Let’s start with this: Donald Trump is not going to be the Republican presidential nominee in 2016.
Trump may be in the middle of a bit of a polling burst, but those same polls show large numbers of people who won’t vote for the reality TV star under any circumstances. You don’t win party nominations when 40 percent (or more) of the party won’t vote for you under any circumstances.
But just because Trump isn’t going to win (or even come close) doesn’t mean that his rise — and the massive amount of attention he continues to attract — is meaningless. It’s not. The question, however, is what exactly Trump’s, gulp, popularity means.
I put that question to a dozen or so of the smartest Republican and Democratic strategists I know over the weekend. And their answers largely fell into two camps that I’ll describe as: 1. The Kardashian Culture and 2. The Bulworth Effect.
The Karshashian Culture dictates that the American public will pay attention to celebrities — whether they like them or not. The ups and downs of the entire Kardashian clan — led by the ubiquitous Kim — are followed by lots and lots of people who mock them every step of the way. They are famous for being famous.
“A celebrity can get attention and cause trouble by playing on the resentments of a minority of voters,” said Charlie Black, a lobbyist and longtime Republican Party figure. “Donald will become a sideshow and a punching bag.”
Black’s argument, which was echoed by a number of other Republicans and even some Democrats I talked to, is that Trump’s celebrity, whatever that actually entails, means that when (not if) he says outlandish things, it will draw attention from lots and lots of people.
The belief among those who subscribe to the Kardashian Culture theory is that while all publicity is good publicity for reality stars (eyeballs = ratings/money), that’s not how politics works. While people might come to a rally to watch the Trump spectacle, very few of those folks would actually cast a vote for him to be the most powerful person in the country.
Then there’s the Bulworth Effect. Remember Warren Beatty as Sen. Jay Bulworth, the politician who, in the midst of running for reelection, decides to speak the truth — no matter how painful — at all times to the American public? (If you don’t remember it, go watch “Bulworth”; it’s a GREAT political movie.)
“Trump is the manifestation of folks’ distrust, disgust and discouragement in all things D.C., party, politics and political correctness,” said Dave Carney, a New Hampshire-based Republican operative.
Christine Matthews, a Republican pollster, noted that in a recent focus group of swing- voting women there was a surprising amount of interest in Trump. “They don’t agree with what he says — but they like the fact that he will say anything and that’s he’s not handled, not beholden, not packaged,” she said. “They hate what politics has become. He is a disruption to that.”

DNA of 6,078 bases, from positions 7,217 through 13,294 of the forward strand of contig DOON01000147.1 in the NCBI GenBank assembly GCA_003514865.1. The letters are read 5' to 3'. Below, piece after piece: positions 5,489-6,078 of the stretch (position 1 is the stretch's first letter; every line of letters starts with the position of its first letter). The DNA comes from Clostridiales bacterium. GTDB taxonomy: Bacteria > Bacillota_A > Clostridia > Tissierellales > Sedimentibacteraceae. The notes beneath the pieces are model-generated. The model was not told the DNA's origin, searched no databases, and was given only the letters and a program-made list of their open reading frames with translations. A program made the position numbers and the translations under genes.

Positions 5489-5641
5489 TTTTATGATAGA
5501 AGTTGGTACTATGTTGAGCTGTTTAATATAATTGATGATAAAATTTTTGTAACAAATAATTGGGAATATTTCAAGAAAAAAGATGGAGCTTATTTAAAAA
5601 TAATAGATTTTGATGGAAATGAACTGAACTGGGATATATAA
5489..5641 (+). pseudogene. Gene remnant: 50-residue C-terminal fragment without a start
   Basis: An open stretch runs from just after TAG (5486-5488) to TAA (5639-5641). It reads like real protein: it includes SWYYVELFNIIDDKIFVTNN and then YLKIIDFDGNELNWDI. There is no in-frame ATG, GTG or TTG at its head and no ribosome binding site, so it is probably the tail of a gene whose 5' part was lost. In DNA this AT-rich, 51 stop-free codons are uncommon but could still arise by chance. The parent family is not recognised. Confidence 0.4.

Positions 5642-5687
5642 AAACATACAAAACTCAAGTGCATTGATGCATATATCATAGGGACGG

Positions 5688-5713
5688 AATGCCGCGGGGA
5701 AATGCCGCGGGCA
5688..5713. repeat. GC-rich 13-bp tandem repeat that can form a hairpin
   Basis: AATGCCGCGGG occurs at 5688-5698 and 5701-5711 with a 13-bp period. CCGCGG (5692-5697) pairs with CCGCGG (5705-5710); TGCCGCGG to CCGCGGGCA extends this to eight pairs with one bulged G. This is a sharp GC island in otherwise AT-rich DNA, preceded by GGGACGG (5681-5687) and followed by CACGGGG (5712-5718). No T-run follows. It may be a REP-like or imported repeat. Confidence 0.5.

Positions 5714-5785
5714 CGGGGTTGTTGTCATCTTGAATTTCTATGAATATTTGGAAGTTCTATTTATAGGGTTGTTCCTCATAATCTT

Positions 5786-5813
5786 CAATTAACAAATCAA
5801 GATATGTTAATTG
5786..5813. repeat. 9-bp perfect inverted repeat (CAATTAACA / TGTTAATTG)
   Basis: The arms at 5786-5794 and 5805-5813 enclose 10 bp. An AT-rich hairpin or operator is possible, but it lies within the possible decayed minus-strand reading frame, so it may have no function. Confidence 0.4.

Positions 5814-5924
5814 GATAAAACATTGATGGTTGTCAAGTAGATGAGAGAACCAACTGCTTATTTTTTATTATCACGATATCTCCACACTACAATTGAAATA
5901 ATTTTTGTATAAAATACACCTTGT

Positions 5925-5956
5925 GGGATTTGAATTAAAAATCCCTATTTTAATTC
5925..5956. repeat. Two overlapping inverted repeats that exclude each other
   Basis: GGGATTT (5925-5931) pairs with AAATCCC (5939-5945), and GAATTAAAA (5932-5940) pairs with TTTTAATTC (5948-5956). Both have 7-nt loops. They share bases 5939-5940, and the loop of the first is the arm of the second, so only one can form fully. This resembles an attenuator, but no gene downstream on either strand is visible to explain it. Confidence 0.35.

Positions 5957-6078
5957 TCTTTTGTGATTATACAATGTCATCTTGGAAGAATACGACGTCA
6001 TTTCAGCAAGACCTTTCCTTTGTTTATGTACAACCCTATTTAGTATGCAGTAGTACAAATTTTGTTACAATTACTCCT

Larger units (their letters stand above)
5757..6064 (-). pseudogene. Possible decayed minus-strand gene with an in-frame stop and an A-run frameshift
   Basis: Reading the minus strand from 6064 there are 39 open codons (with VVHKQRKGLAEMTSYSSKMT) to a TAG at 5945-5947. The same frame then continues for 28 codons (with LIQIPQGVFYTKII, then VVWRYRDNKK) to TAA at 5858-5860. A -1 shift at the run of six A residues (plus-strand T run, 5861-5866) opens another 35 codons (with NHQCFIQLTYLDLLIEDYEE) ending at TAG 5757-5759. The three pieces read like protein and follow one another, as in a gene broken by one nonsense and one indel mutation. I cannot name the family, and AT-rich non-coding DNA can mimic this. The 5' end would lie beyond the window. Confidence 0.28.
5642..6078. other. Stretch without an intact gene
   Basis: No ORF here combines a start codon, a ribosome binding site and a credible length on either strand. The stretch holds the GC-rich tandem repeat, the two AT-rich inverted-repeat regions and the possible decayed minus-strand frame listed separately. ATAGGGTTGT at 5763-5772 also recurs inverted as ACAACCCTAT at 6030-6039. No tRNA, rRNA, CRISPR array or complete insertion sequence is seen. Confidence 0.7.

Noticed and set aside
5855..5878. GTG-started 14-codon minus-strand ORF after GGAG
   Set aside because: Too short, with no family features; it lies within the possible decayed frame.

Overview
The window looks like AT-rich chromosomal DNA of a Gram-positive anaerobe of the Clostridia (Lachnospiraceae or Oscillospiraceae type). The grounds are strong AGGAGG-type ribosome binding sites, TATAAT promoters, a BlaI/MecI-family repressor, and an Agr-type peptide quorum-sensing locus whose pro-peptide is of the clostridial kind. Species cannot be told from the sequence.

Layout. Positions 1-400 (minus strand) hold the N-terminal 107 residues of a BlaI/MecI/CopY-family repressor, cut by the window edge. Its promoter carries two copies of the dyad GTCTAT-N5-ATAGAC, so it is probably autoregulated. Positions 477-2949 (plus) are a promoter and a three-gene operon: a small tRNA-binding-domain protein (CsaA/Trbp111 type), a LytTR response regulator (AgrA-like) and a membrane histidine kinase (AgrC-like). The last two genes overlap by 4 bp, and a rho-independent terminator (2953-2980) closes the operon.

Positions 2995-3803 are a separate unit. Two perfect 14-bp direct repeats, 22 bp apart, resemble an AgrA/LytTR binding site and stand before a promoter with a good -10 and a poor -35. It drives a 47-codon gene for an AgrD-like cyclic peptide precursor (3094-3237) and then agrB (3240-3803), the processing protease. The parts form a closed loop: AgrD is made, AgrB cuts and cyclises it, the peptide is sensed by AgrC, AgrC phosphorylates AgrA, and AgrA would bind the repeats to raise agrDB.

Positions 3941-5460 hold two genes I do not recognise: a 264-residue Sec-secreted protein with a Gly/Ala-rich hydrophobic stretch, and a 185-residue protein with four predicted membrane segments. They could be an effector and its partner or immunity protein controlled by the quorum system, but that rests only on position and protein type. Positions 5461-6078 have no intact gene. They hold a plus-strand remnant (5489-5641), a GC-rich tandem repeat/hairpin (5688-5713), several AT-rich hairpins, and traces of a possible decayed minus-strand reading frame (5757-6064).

Trump’s rhetoric on undocumented workers is an example of what Carney and Matthews are talking about. Washington Republicans have long acknowledged that the only way for the party to build a winning national coalition is to get rid of immigration reform as an impediment to their efforts to recruit Latinos to their side. (Supporting comprehensive immigration reform was a recommendation from the report commissioned by the Republican National Committee after the 2012 election.)
But many people within the GOP simply don’t buy that sort of long-game approach. Immigrants who came to the country illegally should be punished for breaking the law. Any solution other than that amounts to a bow to political correctness. That’s the Trump position.
Trump’s willingness to say the sorts of things that make political Washington’s collective eyes roll is the very thing that makes him appeal to people who hate Washington and hate politicians. All of his boasting — “I am really smart” etc. — gets a pass among this crowd under the idea that all politicians think it but that only Trump says it. (On that, I actually agree.)
Under the Bulworth Effect theory, Trump’s candidacy has something of a longer shelf life — until, that is, a candidate with negatives slightly shorter than the Trump Tower comes along and co-opts his anti-everything message.
I’d throw one other thought into the “what Trump means” conversation — a sort of corollary to the Bulworth Effect.
And that is that Trump’s worldview is all black and white, good vs. evil, us vs. them. It’s simple. It reminds a certain segment of voters of how things used to be. Trump’s views are a throwback that, like most remembrances of things past, may or may not be based in how things actually used to be. There’s no room for political correctness or rationalizations in Trumpworld. For some, that’s their ideal version of the world.
No one I talked to thought Trump would be the nominee. Most expressed some level of shock, however, that he has made as many ripples in the race as he has. How much longer will Trump matter? That depends on which theory you subscribe to.